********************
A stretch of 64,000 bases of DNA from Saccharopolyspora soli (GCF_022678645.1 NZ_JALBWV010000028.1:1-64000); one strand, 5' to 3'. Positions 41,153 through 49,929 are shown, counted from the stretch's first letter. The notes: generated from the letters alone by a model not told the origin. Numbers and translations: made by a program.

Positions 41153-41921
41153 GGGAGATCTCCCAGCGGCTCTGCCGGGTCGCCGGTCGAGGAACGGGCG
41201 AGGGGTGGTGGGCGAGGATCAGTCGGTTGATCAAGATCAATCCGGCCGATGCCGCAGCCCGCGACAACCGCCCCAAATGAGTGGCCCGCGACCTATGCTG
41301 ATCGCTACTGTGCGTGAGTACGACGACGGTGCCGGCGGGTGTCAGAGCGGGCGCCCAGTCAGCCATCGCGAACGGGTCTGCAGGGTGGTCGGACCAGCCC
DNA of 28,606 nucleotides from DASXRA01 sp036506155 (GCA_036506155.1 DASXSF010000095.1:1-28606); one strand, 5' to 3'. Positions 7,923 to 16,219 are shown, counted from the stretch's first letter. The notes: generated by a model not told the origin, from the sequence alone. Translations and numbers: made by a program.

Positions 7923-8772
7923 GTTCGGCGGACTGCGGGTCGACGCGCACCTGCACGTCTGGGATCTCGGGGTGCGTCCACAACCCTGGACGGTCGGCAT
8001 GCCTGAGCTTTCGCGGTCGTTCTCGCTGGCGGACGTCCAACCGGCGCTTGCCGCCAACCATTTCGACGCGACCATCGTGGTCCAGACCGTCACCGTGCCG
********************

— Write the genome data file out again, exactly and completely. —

A stretch of 64,000 bases of DNA from Saccharopolyspora soli (GCF_022678645.1 NZ_JALBWV010000028.1:1-64000); one strand, 5' to 3'. Positions 41,153 through 49,929 are shown, counted from the stretch's first letter. The notes: generated from the letters alone by a model not told the origin. Numbers and translations: made by a program.

Positions 41153-41921
41153 GGGAGATCTCCCAGCGGCTCTGCCGGGTCGCCGGTCGAGGAACGGGCG
41201 AGGGGTGGTGGGCGAGGATCAGTCGGTTGATCAAGATCAATCCGGCCGATGCCGCAGCCCGCGACAACCGCCCCAAATGAGTGGCCCGCGACCTATGCTG
41301 ATCGCTACTGTGCGTGAGTACGACGACGGTGCCGGCGGGTGTCAGAGCGGGCGCCCAGTCAGCCATCGCGAACGGGTCTGCAGGGTGGTCGGACCAGCCC
DNA of 28,606 nucleotides from DASXRA01 sp036506155 (GCA_036506155.1 DASXSF010000095.1:1-28606); one strand, 5' to 3'. Positions 7,923 to 16,219 are shown, counted from the stretch's first letter. The notes: generated by a model not told the origin, from the sequence alone. Translations and numbers: made by a program.

Positions 7923-8772
7923 GTTCGGCGGACTGCGGGTCGACGCGCACCTGCACGTCTGGGATCTCGGGGTGCGTCCACAACCCTGGACGGTCGGCAT
8001 GCCTGAGCTTTCGCGGTCGTTCTCGCTGGCGGACGTCCAACCGGCGCTTGCCGCCAACCATTTCGACGCGACCATCGTGGTCCAGACCGTCACCGTGCCG